Two Were Left by Hugh B. Cave
On the third night of hunger, Noni thought of the dog.
Nothing lived upon that floating island of ice except himself
and the dog.
When the ice broke up, Noni had lost his sled, his
food, his furs, even his knife. He had saved only Nimuk, his
great devoted husky. And now the two, completely alone,
marooned on the ice, eyed each other warily.
Noni’s love for Nimuk was real, very real. It was as real
as hunger and cold nights and the gnawing pain of his injured
leg. But the men of his village killed their dogs when food
was scare, didn’t they? And they killed them without
thinking about it twice.
He told himself that Nimuk, when hungry enough,
would begin to seek food. “One of us will soon be devouring
the other,” Noni thought. “So…”
He could not kill the dog with his bare hands. Nimuk was powerful and much less tired
than he. A weapon, then, was needed.
Noni took off his mittens and unstrapped the brace from his injured leg. When he had
hurt his leg a few weeks before, he had made the brace from bits of harness and two thin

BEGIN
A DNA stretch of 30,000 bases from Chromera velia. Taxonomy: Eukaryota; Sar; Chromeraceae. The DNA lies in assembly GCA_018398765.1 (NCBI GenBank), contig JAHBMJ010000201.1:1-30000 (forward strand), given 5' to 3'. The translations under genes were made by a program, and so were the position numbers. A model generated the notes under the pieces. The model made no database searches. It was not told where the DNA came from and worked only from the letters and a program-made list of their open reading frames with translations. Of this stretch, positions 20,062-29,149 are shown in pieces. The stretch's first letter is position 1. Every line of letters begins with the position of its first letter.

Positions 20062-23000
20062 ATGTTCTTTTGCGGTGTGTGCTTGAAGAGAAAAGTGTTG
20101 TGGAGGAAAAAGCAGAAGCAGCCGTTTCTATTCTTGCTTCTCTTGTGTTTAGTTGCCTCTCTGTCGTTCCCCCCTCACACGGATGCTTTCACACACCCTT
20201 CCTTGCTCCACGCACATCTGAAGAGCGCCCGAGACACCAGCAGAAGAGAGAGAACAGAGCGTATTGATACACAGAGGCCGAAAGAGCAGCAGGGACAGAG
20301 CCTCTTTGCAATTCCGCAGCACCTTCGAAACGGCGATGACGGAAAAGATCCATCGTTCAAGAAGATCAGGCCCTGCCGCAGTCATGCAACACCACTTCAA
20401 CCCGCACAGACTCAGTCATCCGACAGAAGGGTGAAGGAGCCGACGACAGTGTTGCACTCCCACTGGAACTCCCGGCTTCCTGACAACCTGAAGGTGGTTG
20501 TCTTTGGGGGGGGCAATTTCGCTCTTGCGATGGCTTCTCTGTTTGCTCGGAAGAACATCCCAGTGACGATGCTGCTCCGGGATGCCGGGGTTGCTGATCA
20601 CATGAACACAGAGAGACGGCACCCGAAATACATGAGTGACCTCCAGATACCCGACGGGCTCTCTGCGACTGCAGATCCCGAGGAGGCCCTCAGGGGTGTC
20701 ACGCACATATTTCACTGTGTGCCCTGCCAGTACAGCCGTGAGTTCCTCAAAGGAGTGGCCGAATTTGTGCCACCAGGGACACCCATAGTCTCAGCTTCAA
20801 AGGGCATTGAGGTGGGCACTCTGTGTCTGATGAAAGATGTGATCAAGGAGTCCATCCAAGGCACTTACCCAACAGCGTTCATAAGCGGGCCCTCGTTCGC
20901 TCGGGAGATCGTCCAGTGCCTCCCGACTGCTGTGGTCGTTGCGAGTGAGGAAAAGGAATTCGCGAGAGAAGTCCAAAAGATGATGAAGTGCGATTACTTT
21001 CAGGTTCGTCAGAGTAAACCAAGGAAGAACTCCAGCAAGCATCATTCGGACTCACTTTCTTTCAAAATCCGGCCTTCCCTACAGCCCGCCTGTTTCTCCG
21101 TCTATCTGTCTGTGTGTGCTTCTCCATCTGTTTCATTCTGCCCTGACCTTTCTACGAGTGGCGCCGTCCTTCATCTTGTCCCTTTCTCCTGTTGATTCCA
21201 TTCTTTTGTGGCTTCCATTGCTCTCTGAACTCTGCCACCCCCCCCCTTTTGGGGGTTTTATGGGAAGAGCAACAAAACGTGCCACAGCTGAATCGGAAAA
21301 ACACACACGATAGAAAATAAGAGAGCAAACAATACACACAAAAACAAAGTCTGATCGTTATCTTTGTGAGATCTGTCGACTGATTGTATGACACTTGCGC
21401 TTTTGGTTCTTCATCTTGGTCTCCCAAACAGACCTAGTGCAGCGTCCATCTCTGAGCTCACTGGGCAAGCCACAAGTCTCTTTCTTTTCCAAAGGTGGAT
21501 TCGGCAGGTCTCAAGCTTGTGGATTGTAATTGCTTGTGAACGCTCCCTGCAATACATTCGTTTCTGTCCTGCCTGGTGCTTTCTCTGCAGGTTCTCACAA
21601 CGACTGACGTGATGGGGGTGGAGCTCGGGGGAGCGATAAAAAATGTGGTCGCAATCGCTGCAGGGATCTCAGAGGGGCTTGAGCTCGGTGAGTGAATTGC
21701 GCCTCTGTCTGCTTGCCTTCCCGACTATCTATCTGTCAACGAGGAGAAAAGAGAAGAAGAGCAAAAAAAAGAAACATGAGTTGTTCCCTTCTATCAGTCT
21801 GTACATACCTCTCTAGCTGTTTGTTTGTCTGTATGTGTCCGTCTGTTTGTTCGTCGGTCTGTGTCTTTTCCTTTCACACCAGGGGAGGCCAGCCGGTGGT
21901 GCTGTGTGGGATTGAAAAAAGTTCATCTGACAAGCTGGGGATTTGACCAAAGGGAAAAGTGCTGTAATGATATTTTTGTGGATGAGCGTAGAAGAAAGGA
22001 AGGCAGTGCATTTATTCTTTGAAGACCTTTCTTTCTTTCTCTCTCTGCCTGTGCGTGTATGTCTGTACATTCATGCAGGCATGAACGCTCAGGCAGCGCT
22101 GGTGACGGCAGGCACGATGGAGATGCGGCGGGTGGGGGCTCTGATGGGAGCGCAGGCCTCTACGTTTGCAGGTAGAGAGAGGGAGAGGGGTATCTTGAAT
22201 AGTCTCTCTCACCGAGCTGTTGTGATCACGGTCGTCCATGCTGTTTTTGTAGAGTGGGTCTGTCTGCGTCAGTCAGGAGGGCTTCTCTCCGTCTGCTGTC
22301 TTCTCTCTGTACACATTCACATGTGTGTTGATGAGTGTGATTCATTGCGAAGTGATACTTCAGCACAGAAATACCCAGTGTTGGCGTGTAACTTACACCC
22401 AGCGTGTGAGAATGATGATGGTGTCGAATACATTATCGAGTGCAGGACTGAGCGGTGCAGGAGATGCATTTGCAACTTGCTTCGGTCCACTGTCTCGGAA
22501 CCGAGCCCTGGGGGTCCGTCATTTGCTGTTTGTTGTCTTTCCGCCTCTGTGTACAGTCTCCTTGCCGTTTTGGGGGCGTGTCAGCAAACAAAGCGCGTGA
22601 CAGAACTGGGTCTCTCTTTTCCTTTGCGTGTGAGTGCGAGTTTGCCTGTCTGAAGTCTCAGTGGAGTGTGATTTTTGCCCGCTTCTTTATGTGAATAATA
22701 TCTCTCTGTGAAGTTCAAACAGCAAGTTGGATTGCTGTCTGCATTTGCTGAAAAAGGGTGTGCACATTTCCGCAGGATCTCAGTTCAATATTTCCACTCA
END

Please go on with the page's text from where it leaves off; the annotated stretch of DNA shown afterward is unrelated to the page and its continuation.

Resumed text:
strips of iron.
He kneeled and wedged one of the iron strips into a crack in the ice. Then he began to
rub the other iron strip against it with firm, slow strokes.
Nimuk watched him, and it seemed to Noni that the dog’s eyes glowed more brightly.
He kept working, trying not to remember why. The strip of iron had an edge now. It
had begun to take shape. By daylight his task was completed. He had finished making a knife!
Noni pulled the knife from the ice and felt its edge. The sun’s glare reflected from it. Its
brightness stabbed at his eyes and, for an instant, blinded him
Noni forced himself to call the dog.
“Here, Nimuk!” he called softly.
The dog suspiciously watched him.
“Come here,” Noni called.
Nimuk came closer. Noni saw fear in the animal’s gaze. He could
see hunger and suffering in the animal’s labored breathing and awkward movements. Noni’s
heart wept. He hated himself and fought against it.
Closer Nimuk came, aware of Noni’s intentions. Now Noni felt a thickening in his
throat. He saw the dog’s eyes and they were pools of suffering.
Now! Now was the time to strike!
A great sob shook Noni’s kneeling body. He cursed the knife. He swayed blindly and
threw the knife far away from him. With empty hands outstretched, he stumbled toward the
dog and fell.